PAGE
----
There is no investment in this budget in the training that will be required to meet the demands of those con-
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tracts. What will that mean? What will that mean for the labour force of this province? I'll tell you, Madam Speaker. It will mean that in order to meet the demands and the opportunities that those shipbuilding contracts represent, we will have to import skilled labour while people in the province are unemployed, while people live in poverty, while our First Nations youth have no opportunity. This was an amazing opportunity for the government to reverse its course and even characterize itself as visionary, if they had had the vision to make that kind of investment right now.
Even in Ontario, where Don Drummond has recommended such severe cuts to public spending in that province…. Not to higher education. He's recommended increased investment in order to increase the competitiveness and the capacity of the economy. This government isn't doing that, because this is a faux conservative budget.
Timing is everything, in comedy and in politics. What's coming up? A couple of by-elections. One of them, in particular, is hotly contested by the B.C. Liberals, the B.C. Conservatives and the B.C. NDP. Now, in order to stem the bleeding from their coalition, they attempt to frame themselves as conservative. You don't have to scrape very far through the surface of this budget to realize that there's very little conservatism or prudence about it.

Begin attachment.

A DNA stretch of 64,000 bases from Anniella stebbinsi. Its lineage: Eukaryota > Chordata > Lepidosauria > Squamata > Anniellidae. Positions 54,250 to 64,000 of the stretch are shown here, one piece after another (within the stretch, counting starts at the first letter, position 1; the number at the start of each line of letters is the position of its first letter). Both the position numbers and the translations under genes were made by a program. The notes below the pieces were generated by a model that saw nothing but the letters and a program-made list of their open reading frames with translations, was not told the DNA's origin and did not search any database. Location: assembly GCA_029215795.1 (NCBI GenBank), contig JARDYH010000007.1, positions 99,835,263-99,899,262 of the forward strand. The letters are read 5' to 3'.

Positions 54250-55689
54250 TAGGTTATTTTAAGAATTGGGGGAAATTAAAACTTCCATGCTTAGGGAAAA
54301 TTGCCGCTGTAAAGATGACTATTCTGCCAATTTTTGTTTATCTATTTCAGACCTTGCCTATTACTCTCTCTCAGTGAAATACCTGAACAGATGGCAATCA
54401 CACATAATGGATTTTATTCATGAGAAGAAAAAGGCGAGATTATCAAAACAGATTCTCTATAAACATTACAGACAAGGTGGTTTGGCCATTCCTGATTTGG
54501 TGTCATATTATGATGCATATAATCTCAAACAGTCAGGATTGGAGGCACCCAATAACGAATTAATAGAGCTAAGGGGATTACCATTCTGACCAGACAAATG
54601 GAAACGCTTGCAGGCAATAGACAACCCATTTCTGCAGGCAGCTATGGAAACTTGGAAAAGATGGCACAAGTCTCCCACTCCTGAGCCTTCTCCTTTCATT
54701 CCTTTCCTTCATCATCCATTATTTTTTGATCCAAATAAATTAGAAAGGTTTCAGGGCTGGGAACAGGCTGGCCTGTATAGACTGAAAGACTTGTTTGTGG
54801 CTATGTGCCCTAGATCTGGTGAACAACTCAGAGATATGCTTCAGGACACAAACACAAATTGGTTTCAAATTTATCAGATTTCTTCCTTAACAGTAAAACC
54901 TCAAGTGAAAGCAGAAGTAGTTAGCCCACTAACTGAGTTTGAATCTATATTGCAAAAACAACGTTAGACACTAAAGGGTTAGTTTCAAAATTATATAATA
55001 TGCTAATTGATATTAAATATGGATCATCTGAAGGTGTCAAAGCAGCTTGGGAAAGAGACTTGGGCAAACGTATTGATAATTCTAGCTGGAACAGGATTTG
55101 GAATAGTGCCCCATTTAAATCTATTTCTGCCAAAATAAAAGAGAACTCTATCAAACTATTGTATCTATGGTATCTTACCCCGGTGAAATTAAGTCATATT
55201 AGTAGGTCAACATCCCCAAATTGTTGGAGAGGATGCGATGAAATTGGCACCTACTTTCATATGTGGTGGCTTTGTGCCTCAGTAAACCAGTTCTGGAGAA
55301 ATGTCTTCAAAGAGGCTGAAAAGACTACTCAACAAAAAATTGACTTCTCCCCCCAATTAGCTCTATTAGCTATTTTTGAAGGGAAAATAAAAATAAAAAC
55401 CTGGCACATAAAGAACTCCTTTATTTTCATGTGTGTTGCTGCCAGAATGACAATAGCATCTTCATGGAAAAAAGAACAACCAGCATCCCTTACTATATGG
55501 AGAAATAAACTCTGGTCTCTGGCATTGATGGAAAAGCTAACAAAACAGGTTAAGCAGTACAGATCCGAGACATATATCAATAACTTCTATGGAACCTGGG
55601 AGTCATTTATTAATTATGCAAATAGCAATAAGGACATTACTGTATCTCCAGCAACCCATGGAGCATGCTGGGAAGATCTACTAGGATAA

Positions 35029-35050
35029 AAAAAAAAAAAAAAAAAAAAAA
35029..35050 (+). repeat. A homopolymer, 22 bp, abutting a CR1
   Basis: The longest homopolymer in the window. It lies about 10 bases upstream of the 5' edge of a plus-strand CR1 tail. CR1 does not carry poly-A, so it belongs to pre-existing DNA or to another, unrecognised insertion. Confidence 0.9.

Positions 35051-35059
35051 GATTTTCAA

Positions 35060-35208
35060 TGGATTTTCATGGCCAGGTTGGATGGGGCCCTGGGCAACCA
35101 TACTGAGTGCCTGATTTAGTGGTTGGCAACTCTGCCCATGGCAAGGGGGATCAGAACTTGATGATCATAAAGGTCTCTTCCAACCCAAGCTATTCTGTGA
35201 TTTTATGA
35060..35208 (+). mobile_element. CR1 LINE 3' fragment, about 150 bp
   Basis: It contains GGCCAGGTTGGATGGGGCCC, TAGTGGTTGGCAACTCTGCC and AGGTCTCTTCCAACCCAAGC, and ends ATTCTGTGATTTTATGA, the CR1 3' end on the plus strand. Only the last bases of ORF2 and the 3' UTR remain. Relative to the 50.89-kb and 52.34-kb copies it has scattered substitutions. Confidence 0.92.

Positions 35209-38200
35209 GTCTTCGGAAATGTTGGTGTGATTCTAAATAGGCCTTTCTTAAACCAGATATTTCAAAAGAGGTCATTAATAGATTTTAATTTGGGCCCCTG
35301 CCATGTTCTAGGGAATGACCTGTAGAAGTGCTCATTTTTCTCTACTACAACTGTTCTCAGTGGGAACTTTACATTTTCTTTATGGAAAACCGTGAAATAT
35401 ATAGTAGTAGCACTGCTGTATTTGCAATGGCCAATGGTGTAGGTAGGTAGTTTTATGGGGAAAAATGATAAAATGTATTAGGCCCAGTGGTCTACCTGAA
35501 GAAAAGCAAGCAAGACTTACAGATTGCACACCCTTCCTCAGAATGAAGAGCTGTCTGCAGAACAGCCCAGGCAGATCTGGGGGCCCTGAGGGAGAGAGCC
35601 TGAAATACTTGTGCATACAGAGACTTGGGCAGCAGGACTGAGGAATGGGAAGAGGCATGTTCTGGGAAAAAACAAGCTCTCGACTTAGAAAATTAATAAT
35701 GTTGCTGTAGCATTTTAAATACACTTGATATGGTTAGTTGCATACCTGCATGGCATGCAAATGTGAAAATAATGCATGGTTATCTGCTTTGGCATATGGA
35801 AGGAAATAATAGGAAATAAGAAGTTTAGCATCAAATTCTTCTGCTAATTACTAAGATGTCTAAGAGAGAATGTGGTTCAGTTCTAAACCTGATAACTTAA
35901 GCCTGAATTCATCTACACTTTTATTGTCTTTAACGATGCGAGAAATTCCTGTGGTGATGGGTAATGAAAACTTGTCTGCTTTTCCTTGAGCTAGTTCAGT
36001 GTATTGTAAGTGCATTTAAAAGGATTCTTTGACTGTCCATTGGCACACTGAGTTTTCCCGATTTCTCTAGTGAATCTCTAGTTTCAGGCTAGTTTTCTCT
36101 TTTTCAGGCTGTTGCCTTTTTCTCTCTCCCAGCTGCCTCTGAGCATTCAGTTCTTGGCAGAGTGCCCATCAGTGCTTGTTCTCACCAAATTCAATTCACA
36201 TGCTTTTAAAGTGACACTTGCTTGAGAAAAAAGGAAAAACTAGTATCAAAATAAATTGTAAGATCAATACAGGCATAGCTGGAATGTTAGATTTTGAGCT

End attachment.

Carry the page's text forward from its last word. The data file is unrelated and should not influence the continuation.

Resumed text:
When it comes to the debt, we've seen an increase. We've seen that last year the debt increased by $5.8 billion. By the end of 2012-13 the debt will have increased a further $6.6 billion. By the end of '13-14 the debt will have increased a further $5.1 billion. By the end of 2014-15 the taxpayer-supported debt and self-supported debt in this province will reach $58 billion.
D. Routley: The member thinks that I'm complaining about spending money. This is a discussion…. Just for the information of the member from Prince George, this is about priorities, as every budget is all about priorities.
This is about the choices that are made, and the choices on the part of the Liberals have been to give away the assets of the province, undermine the revenue potential of the province, overspend on pet projects and, at the same time, cut from the core foundational institutions of the province — health care, education, seniors care. At either end of the spectrum of life, children and seniors pay for the priorities of the B.C. Liberals. How unfortunate.
In any case, the off–balance sheet debt of $80 billion that the Auditor General has identified should be included, at least partially, in the debt calculation of the province. It isn't even there. I wonder how their credit rating would look if they suddenly had to honour the observations of the Auditor General and include half, or whatever percentage, of that $80 billion that ought to be reported as debt. I wonder what that would do to this province.